Overheard on tour

Licensed tour guide Choo Joke Ling (second from left) in a Chinatown heritage tour. It is now compulsory for tourist guides to wear their official badges prominently, making it easier to tell who is legitimate.

SINGAPORE - It's about time.

That's the sentiment from local licensed tourist guides about the recently passed Singapore Tourism Board (Amendment) Bill.

The bill brings new regulations for tourist guides and strengthens existing laws against rogue guides.

Those suspected to be operating without a licence can now be searched, questioned and arrested on the spot.

And it is now compulsory for tourist guides to wear their official badges prominently, making it easier to tell who is legitimate.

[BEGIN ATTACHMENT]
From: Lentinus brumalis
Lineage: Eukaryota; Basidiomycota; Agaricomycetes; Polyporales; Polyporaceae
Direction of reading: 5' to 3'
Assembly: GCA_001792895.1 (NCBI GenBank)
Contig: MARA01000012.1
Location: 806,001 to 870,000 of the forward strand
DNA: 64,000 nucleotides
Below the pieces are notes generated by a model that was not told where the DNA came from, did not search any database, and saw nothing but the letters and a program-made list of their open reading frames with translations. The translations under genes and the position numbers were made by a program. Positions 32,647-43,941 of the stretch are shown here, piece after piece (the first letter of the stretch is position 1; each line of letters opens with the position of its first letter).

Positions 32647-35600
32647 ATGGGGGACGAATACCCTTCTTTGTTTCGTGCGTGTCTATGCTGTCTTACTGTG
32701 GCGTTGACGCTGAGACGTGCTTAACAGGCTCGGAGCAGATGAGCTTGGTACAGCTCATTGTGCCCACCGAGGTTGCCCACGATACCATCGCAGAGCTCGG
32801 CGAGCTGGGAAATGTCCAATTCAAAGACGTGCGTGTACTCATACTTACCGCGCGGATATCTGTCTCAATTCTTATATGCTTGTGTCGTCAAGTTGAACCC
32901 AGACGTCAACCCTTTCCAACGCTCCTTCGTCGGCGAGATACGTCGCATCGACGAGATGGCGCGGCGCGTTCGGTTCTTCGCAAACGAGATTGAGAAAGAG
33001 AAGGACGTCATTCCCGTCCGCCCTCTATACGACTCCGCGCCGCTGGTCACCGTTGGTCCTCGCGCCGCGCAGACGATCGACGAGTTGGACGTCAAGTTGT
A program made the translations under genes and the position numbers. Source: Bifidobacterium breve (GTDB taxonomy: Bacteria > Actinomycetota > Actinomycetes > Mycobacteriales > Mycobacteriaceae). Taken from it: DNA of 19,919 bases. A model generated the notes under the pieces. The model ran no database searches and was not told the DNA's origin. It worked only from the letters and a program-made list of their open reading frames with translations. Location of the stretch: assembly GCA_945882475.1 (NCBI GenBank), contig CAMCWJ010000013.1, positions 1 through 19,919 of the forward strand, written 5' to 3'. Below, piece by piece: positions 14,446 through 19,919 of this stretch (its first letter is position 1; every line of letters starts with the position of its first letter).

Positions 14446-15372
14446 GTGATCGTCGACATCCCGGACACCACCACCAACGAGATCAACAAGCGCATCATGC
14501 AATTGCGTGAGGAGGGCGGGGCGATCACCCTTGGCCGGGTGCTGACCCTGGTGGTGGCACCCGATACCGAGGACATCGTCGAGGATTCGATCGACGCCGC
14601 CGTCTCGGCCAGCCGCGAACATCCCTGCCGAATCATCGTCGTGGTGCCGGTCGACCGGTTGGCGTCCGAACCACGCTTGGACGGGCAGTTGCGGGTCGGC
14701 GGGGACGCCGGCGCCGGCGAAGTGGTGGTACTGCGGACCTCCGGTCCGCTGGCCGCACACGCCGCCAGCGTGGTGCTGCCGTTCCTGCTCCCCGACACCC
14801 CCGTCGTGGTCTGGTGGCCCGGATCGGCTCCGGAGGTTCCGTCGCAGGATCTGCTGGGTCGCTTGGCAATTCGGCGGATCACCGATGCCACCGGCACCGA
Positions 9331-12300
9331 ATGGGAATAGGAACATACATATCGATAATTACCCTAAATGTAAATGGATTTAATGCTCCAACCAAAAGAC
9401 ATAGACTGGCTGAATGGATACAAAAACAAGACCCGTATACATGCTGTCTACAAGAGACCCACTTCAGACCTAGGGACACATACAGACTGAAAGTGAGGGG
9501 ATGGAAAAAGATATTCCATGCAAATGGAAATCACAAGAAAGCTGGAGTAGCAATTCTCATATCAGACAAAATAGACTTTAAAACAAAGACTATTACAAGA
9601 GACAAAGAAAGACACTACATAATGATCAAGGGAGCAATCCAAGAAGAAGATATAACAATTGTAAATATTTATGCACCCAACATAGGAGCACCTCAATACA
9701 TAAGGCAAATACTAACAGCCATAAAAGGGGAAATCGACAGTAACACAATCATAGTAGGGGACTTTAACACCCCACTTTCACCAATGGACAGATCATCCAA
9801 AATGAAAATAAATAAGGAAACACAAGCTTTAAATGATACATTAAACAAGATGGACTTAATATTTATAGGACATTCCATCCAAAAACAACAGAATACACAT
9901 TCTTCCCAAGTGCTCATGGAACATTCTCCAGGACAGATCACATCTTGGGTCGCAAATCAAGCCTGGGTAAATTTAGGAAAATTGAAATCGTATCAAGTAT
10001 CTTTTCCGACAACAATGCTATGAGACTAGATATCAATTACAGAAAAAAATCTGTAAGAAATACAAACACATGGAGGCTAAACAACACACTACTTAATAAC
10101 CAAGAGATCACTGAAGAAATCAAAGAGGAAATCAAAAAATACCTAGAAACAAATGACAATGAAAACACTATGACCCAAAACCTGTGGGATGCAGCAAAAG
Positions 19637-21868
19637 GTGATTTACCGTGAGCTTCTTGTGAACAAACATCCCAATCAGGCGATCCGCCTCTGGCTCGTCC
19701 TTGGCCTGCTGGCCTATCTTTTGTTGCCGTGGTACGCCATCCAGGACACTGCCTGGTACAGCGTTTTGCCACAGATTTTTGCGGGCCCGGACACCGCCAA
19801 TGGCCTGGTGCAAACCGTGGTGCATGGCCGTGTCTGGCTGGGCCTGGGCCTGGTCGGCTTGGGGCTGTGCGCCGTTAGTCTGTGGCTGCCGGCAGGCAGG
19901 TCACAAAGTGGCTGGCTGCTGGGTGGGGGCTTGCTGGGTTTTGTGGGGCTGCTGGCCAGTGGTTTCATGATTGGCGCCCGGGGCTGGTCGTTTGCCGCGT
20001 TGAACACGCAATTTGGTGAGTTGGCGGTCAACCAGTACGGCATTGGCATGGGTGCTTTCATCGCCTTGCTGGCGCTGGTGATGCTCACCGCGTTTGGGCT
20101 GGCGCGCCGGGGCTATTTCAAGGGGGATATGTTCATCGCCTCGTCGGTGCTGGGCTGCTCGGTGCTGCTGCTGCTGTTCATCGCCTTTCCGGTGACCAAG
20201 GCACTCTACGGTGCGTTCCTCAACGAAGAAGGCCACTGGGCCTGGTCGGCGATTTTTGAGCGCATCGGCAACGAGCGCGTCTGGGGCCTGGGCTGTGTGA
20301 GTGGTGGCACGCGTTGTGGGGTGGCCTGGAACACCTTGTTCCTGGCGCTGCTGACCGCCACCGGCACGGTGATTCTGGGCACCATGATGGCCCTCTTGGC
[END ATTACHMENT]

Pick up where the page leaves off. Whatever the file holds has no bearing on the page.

Illegal guides can be spotted at tourist hotspots such as Chinatown and Bugis Village.

"I frequently see unlicensed tour guides at Merlion Park and Sentosa's Songs of the Sea attraction," says Miss Jackie Lau, 58, a licensed tourist guide of over 15 years.

"These so-called guides (and their parties) frequent these areas on weekend mornings."

The licensed tour guides TNPS spoke to say many of the rogue operators come into Singapore with tour parties rather than tout their services near attractions.

But the issue for local operators is not their origin. Rather, it is the rogue guides' lack of local knowledge and the false information they impart.

"Once, I overheard a guide say that the Merlion is a dragon," says 70-year-old guide Jimmy Quek, who has been a full-time tourist guide for 10 years.

"I went up to him and said, 'Sir, this is not a dragon, this is our Merlion - half lion, half fish'."

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